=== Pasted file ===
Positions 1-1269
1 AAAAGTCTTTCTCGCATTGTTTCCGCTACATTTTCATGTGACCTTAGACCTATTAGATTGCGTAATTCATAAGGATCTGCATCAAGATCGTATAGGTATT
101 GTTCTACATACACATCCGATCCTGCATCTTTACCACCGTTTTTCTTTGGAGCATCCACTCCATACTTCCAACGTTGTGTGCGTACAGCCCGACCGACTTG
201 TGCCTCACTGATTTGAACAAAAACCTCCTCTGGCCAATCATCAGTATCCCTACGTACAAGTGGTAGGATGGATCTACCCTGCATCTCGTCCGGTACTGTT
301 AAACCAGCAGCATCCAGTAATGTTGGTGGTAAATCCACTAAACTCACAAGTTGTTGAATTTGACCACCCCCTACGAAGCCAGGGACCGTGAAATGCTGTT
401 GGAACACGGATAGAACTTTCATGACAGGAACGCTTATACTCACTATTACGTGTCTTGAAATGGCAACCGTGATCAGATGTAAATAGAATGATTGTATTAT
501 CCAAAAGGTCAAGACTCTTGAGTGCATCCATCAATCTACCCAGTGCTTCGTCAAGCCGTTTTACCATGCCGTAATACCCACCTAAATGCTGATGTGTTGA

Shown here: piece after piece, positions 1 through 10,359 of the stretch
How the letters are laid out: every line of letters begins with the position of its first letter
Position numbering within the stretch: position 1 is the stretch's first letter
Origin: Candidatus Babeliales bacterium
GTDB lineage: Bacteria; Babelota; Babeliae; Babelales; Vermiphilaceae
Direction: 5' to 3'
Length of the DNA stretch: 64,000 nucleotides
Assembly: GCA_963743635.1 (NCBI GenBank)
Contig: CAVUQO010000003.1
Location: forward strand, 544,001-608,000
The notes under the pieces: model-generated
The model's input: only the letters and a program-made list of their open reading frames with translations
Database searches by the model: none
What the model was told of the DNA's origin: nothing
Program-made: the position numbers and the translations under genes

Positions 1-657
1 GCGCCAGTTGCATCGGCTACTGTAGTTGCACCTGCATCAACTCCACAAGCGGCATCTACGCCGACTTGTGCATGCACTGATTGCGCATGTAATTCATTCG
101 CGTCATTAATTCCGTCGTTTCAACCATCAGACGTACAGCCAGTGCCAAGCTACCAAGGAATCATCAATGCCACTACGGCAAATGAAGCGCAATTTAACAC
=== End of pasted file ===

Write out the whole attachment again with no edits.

Positions 1-1269
1 AAAAGTCTTTCTCGCATTGTTTCCGCTACATTTTCATGTGACCTTAGACCTATTAGATTGCGTAATTCATAAGGATCTGCATCAAGATCGTATAGGTATT
101 GTTCTACATACACATCCGATCCTGCATCTTTACCACCGTTTTTCTTTGGAGCATCCACTCCATACTTCCAACGTTGTGTGCGTACAGCCCGACCGACTTG
201 TGCCTCACTGATTTGAACAAAAACCTCCTCTGGCCAATCATCAGTATCCCTACGTACAAGTGGTAGGATGGATCTACCCTGCATCTCGTCCGGTACTGTT
301 AAACCAGCAGCATCCAGTAATGTTGGTGGTAAATCCACTAAACTCACAAGTTGTTGAATTTGACCACCCCCTACGAAGCCAGGGACCGTGAAATGCTGTT
401 GGAACACGGATAGAACTTTCATGACAGGAACGCTTATACTCACTATTACGTGTCTTGAAATGGCAACCGTGATCAGATGTAAATAGAATGATTGTATTAT
501 CCAAAAGGTCAAGACTCTTGAGTGCATCCATCAATCTACCCAGTGCTTCGTCAAGCCGTTTTACCATGCCGTAATACCCACCTAAATGCTGATGTGTTGA

Shown here: piece after piece, positions 1 through 10,359 of the stretch
How the letters are laid out: every line of letters begins with the position of its first letter
Position numbering within the stretch: position 1 is the stretch's first letter
Origin: Candidatus Babeliales bacterium
GTDB lineage: Bacteria; Babelota; Babeliae; Babelales; Vermiphilaceae
Direction: 5' to 3'
Length of the DNA stretch: 64,000 nucleotides
Assembly: GCA_963743635.1 (NCBI GenBank)
Contig: CAVUQO010000003.1
Location: forward strand, 544,001-608,000
The notes under the pieces: model-generated
The model's input: only the letters and a program-made list of their open reading frames with translations
Database searches by the model: none
What the model was told of the DNA's origin: nothing
Program-made: the position numbers and the translations under genes

Positions 1-657
1 GCGCCAGTTGCATCGGCTACTGTAGTTGCACCTGCATCAACTCCACAAGCGGCATCTACGCCGACTTGTGCATGCACTGATTGCGCATGTAATTCATTCG
101 CGTCATTAATTCCGTCGTTTCAACCATCAGACGTACAGCCAGTGCCAAGCTACCAAGGAATCATCAATGCCACTACGGCAAATGAAGCGCAATTTAACAC